[9] It was proper for the court to instruct that the burden of proof to establish contributory negligence of plaintiff was upon appellant without stating in the same instruction that such contributory negligence might be made to appear by evidence offered by the plaintiffs as well as by the evidence offered by the defendant. That such contributory negligence may be shown by evidence offered by the plaintiffs is not an exception to the rule that the burden of proof is upon the defendant. It is only one of the ways in which the burden of proof may be sustained. There was no more reason for attaching this statement to an instruction on the defendant's burden of proof than to an instruction upon the plaintiffs' burden of proof. Furthermore, the instructions clearly state in another part that appellant's defense could be inferred from evidence offered by respondents.

[10] It was not error to instruct upon the proof of negligence by the proof of violation of a statute or ordinance without stating in the same instruction that negligence so proven is not actionable negligence unless it is a proximate cause of the injury. In the instant case the court also instructed upon the two subjects in a single instruction immediately preceding the questioned one. Neither did the court err in not including in the same instruction a statement concerning the excusable, unintentional or blameless violation of an ordinance or statute. Such a violation, of course, is not in fact or in law a true violation. The case relied upon by appellant in this connection, Berkovitz v. American River Gravel Co., 191 Cal. 195 [ 215 P. 675], relates to the failure of a motorist to maintain a tail-light burning on his automobile — something which might occur without the knowledge or negligence of the motorist. The case holds that an instruction on this point should have been given because requested and applicable. The appellant does not claim that the evidence in this case particularly made this matter a proper subject of instruction and the appellant did not ask the court to instruct upon the subject.

[11] The court did not err in refusing to instruct the jury that the respondent could not recover if the accident was caused solely by the negligence of the street-car company. The street-car company was out of the case, its motion for nonsuit having been granted. The only helpful part of the requested instruction was the word "solely." It was a poor way of stating the condition of no actionable negligence upon the part of the appellant, for it called the attention of the jury to a false quantity in the case.

[12] The court properly refused to instruct the jury upon the duty of an adult person when crossing a street. The requested instruction as worded would require of the minor respondent the same care as that required of an adult.

[13] The award of damages was not excessive. The minor's injuries included a transverse fracture of the right leg near the knee, transverse fractures of both arms, and bad cut over left eye which became infected. The minor remained in a hospital with plaster casts on both arms and on the broken leg extending up to the ribs. He remained in the hospital two months and in bed at home for a month longer. There was also testimony to the effect that he suffered nervous shock, contusions and bruises, impairment of his health and strength, and that at the time of the trial he was still nervous and carried a plainly visible scar two inches long over his left eye. There is no merit in the contention that the award of $5,000 was excessive in view of the injuries received by the minor respondent. [14] The award of $2,500 to the parents of the minor included $1125 actual expense. The court's instructions limited the amount which the jury might award the parents to two things, the expense incurred by reason of the accident and such sum as would compensate them for any loss of earnings or service of the minor which they would reasonably suffer during his minority. The absence of evidence of actual earnings of the minor did not make this instruction erroneous. ( Girard v. Irvine, 97 Cal.App. 377 [ 275 P. 840], and cases therein cited.) In the instant case the parent respondents were not suing for the loss of actual earnings and services of their minor eight year old son as special damages. Such a point was foreign to the trial and it is not conceivable that the jury included in the award to the respondents anything other than would be legitimately included in the parents' damage for the loss of earning capacity and capacity for services of the minor for which there is no precise measure of damages. ( Girard v. Irvine, supra; Scally v. W.T. Garratt Co., 11 Cal.App. 138 [ 104 P. 325].)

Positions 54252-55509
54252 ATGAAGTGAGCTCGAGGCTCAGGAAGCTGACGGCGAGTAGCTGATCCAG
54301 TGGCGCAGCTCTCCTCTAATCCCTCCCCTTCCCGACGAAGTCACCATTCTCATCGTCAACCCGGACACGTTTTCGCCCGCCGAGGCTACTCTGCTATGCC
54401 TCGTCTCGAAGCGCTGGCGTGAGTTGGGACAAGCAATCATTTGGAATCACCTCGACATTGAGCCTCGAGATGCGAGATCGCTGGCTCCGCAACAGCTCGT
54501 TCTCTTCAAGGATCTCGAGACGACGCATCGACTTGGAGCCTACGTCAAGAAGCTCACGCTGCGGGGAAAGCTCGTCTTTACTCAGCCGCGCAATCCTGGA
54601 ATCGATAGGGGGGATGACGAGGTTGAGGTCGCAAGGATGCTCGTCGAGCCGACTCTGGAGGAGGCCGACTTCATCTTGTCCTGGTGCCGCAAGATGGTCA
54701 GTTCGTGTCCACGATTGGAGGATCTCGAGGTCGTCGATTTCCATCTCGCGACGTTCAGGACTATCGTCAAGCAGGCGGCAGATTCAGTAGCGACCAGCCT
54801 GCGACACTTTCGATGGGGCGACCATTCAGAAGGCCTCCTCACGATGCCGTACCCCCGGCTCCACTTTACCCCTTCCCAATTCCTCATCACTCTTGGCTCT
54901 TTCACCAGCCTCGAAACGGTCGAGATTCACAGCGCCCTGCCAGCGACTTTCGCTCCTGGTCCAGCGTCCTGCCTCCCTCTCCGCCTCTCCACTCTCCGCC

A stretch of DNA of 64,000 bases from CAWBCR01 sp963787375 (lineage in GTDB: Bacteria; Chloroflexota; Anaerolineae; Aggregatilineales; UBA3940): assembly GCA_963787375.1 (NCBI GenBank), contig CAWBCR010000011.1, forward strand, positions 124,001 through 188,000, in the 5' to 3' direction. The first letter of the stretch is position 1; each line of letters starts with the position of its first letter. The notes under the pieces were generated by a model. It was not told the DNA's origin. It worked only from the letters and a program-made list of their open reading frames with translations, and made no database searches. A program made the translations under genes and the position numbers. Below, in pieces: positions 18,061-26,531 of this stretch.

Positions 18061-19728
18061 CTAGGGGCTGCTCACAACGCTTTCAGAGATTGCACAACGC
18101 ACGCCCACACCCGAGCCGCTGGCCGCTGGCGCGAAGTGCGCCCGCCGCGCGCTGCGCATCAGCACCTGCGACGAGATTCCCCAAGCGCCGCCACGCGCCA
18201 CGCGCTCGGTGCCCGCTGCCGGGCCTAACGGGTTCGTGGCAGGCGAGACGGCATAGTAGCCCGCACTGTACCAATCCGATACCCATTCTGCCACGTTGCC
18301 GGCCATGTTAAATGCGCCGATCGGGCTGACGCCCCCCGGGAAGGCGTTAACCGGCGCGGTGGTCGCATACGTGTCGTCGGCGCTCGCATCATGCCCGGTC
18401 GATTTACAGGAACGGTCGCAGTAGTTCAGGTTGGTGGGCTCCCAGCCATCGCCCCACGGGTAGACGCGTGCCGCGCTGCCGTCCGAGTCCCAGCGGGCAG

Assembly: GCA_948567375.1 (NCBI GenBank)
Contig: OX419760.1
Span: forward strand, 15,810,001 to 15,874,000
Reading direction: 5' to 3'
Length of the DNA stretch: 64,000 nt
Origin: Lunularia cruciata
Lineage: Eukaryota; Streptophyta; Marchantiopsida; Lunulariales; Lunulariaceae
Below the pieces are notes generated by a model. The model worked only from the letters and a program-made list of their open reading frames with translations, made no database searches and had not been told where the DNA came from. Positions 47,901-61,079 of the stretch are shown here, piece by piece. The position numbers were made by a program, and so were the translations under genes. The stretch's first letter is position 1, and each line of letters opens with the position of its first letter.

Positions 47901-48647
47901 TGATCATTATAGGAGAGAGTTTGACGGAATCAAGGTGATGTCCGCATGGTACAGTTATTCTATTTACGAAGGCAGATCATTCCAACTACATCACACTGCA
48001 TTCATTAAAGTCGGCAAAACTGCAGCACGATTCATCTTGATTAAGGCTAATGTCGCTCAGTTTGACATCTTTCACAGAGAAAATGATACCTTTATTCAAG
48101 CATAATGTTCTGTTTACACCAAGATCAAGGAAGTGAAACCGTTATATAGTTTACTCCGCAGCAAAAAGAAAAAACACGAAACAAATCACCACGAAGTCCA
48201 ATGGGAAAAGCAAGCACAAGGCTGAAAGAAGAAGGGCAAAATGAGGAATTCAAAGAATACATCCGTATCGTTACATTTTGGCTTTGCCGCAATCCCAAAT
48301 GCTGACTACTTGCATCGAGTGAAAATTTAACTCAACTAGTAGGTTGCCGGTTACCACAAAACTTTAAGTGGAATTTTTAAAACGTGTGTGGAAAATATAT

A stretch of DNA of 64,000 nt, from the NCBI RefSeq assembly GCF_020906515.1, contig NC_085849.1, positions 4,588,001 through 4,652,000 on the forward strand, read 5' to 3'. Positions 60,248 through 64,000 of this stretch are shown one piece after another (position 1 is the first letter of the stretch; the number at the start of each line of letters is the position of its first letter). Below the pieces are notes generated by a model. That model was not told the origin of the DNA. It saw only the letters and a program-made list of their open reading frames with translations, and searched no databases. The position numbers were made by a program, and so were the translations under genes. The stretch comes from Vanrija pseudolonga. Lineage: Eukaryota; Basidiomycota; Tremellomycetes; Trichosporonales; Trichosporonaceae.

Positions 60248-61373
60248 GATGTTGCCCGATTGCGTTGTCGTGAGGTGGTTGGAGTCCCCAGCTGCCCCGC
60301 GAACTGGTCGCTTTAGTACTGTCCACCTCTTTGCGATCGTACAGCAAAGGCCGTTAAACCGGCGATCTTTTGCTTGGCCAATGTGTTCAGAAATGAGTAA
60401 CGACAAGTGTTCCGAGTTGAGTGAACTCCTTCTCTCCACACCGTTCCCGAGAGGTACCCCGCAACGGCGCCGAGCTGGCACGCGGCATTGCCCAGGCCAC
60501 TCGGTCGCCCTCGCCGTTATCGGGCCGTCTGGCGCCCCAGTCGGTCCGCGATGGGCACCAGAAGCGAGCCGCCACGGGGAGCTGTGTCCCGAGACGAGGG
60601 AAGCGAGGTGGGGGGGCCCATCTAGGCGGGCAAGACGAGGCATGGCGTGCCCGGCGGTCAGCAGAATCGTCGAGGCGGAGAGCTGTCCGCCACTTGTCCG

This disposes of all the points raised by the appellant. The judgments appealed from are affirmed.

Sturtevant, J., and Nourse, J., concurred.

A petition for a rehearing of this cause was denied by the District Court of Appeal on February 14, 1930, and a petition by appellant to have the cause heard in the Supreme Court, after judgment in the District Court of Appeal, was denied by the Supreme Court on March 13, 1930.

All the Justices concurred.


Summaries of

Richmond v. Moore

Court of Appeal of California, First District, Division Two
Jan 15, 1930
103 Cal.App. 173 (Cal. Ct. App. 1930)
Case details for

Richmond v. Moore

Case Details

Full title:WILLIAM A. RICHMOND, Jr. (a Minor), etc., Respondent, v. MRS. WILLIAM G…

Court:Court of Appeal of California, First District, Division Two

Date published: Jan 15, 1930

Citations

103 Cal.App. 173 (Cal. Ct. App. 1930)
284 P. 681